In the personal sphere, Will feels a sense of responsibility toward his mother and sister. With his father absent, he feels a duty to them as the sort of man of the house. However, he keeps his father’s ‘secret’ (of his affair) from Aila and Baby, unaware that they know of it already, in order to protect them. Although his keeping the secret seems to come from a place of consideration, it only drives the family further apart, with secrets driving a wedge between them all. It also becomes a patriarchal camaraderie that he shares with his father, with two men keeping an illicit secret from the women of the house, which forms despite his resentment of Sonny. Further, he and Aila both know of the affair but neither knows that the other does. Thus Aila, in a desperate attempt to protect her children, adopts the role of the selfless mother figure. She and Will are thus both protective of their family, with this protectiveness manifesting in different ways. For Aila, an endeavour to maintain a sense of normalcy after they have been shifted to a new neighbourhood can be observed, and she tries to make Sonny’s occupation seem ordinary as well. She does not (or will not) realise that the movement, unlike his previous profession, regards him as a pawn, who can be sent to danger and to death should such a course seem beneficial to the movement.

She also joins the military wing of the movement herself, a drastic change after having been silent for most of the beginning of the novel, out of a need to protect her family. Her role flips from silent matriarch to strong independent woman, despite being doubly oppressed as a coloured and as a woman. Critic Sonza finds that Gordimer has, in the making of South Africa’s destiny, allowed the privileged position of white women to black women. Hannah, the white woman, is flawed in her activism, while Aila undertakes the revolutionary struggle with intensity, positioning herself as the rightful performer in the historical drama. Gordimer valorises the black woman’s participation by providing it the centrality it deserves. She smuggles guns and hides them in her home, taking matters directly into her own hands, as opposed to her role in the home, which is political nonetheless as the private is also political, with women holding the power to influence the young minds of the nation who will grow to take the revolution forward. The domestic sphere thus cannot be underestimated and so her politics are silently strong even before Aila takes up arms later in the novel as part of the military wing, which Baby also joins.

Baby’s involvement shows that no one goes untouched by the spirit of political fervour gripping the nation. She is swayed by the students’ movement and joins the Umkhonto we Sizwe (or Spear of the Nation), the armed wing of the African National Congress. She joins the political struggle as a coping mechanism, to keep herself occupied away from her troubling home situation. This, as well as what her family sees as acting out (partying and substance use), is her escape from the trauma of seeing her family torn apart by her father’s affair. Will realises that she too knows about the affair when she slits her wrists in an attempt to commit suicide. He blames his father for this, feeling resentful and frustrated, believing that his absence is the reason for Baby’s close encounter with death. All that Sonny says is “Will there be scars,” with ‘scars’ attaining significance not only at the literal level but metaphorically as well (with their family permanently scarred not only from the incident but also his affair). Will finds this to be deeply inadequate and seeks more support or emotion from his father, but is disappointed yet again.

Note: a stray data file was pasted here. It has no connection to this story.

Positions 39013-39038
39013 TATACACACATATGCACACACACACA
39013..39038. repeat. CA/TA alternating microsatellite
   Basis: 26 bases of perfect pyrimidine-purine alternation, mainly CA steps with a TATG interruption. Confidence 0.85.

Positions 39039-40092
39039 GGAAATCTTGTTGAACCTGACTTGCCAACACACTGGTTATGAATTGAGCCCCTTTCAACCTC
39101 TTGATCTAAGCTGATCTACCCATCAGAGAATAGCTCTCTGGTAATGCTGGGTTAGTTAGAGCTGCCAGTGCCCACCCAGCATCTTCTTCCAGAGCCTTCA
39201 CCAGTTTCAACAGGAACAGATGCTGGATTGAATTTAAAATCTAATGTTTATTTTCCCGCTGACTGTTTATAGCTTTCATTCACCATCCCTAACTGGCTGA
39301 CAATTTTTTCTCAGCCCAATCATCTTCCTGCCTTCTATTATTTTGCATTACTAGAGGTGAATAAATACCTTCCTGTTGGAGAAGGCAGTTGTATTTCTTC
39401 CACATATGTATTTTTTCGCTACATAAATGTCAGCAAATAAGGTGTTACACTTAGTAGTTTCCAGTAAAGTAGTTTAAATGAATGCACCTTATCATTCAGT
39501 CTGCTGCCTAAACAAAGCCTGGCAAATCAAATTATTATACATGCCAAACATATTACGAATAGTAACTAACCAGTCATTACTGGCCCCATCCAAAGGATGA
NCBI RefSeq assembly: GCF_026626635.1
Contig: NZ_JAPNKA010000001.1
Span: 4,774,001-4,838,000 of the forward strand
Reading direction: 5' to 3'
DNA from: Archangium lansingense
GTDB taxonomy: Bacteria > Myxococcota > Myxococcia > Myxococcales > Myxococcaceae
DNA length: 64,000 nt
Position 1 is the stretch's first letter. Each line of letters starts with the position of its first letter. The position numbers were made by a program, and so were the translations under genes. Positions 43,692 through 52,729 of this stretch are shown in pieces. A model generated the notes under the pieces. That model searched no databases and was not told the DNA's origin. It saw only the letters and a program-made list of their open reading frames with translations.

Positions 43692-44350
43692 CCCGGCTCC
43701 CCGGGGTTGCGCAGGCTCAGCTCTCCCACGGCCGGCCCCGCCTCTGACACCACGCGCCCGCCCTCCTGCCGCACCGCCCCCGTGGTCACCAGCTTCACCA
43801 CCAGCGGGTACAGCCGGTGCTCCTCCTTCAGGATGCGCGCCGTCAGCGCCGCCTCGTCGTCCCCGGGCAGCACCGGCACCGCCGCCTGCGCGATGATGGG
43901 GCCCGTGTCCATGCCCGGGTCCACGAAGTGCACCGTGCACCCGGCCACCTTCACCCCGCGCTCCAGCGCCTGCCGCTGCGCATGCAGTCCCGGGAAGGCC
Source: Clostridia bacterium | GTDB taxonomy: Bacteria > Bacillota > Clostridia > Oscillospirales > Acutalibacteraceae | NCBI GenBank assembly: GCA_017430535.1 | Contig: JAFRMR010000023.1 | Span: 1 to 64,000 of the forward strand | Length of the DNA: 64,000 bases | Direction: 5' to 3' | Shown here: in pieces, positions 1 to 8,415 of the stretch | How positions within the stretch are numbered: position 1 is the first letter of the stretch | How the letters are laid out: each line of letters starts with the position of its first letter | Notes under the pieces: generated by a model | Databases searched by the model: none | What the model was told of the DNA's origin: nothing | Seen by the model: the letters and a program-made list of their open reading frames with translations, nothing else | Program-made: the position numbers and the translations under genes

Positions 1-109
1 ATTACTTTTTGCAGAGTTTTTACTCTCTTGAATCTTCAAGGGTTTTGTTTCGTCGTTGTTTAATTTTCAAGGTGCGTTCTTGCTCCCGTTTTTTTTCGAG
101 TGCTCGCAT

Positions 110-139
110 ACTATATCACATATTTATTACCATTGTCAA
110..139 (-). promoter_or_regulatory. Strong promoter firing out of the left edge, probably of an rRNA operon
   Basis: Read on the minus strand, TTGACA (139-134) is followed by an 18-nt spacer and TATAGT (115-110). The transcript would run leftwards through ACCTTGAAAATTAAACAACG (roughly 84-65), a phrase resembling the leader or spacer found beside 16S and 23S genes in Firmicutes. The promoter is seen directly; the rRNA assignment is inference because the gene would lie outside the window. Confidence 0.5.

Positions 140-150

His resentment for Sonny, extended over to Hannah, is not shared by Aila however, who is courteous to Hannah when she visits their home. Hannah too sees rather “as an equal, not an adversary,” as Will tells the reader, while he himself feels hostile and angry, in a sense as not just his father’s mistress, but a white and a female, different from him in two regards and seen as a desirable commodity, who has taken his father away. Gordimer avoids categorising Hannah and Aila homogeneously by recognising their many differences; she subverts Hannah’s influence over Sonny and transfers that power to Aila. Sonny’s reverence is shown slowly veering toward his wife as he becomes disenchanted with his white mistress. “As Aila’s selfless dedication to the revolutionary movement gradually unfolds before him, he simultaneously realises that Hannah’s political career merely glosses over hidden, ambitious intentions,” as Sonza puts it.

Gordimer subverts not only race but also gender assumptions, showing Aila placing bombs in enemy houses, and Baby cutting her wrists, covering the wounds with African artefacts, and joining the military arm of resistance. The desire for liberation among women exceeds that of men in, with Sonny relegated to the minor role of a diplomat in the end, while Will is distanced from centre stage as a mere recorder. The dynamics in the political sphere thus are reversed, with the two activists Sonny and Hannah being relegated to the background in favour of the black women Aila and Baby, while the personal sphere collapses entirely. The two domains thus remain rife with tension throughout the novel, and are unstable, with relationships as well as character roles spilling over from one dynamic and unfixed space to another, constantly.

Bibliography

1. Achebe, Chinua. ‘The Role of the Writer in a New Nation.’ Nigeria magazine. 1964.

2. Achebe, Chinua. ‘The Black Writer’s Burden.’ Nigeria magazine. 1966.

3. Macaulay, Thomas Babington. ‘Minute upon Indian Education.’ 1835.

4. Ngũgĩ wa Thiong’o. Decolonising the Mind: the Politics of Language in African Literature. 1986.

5. Gramsci, Antonio. The Prison Notebooks. 1971.

6. Sonza, Jorshinelle. “My Turn, Now”: Debunking the Gordimer “Mystique” in “My Son’s Story”

7. Tjoutuku, Angelika. ‘Treating the colonial language fever: A Namibian language biography.’ Language Biographies for Multilingual Learning. 2012.

Advertisements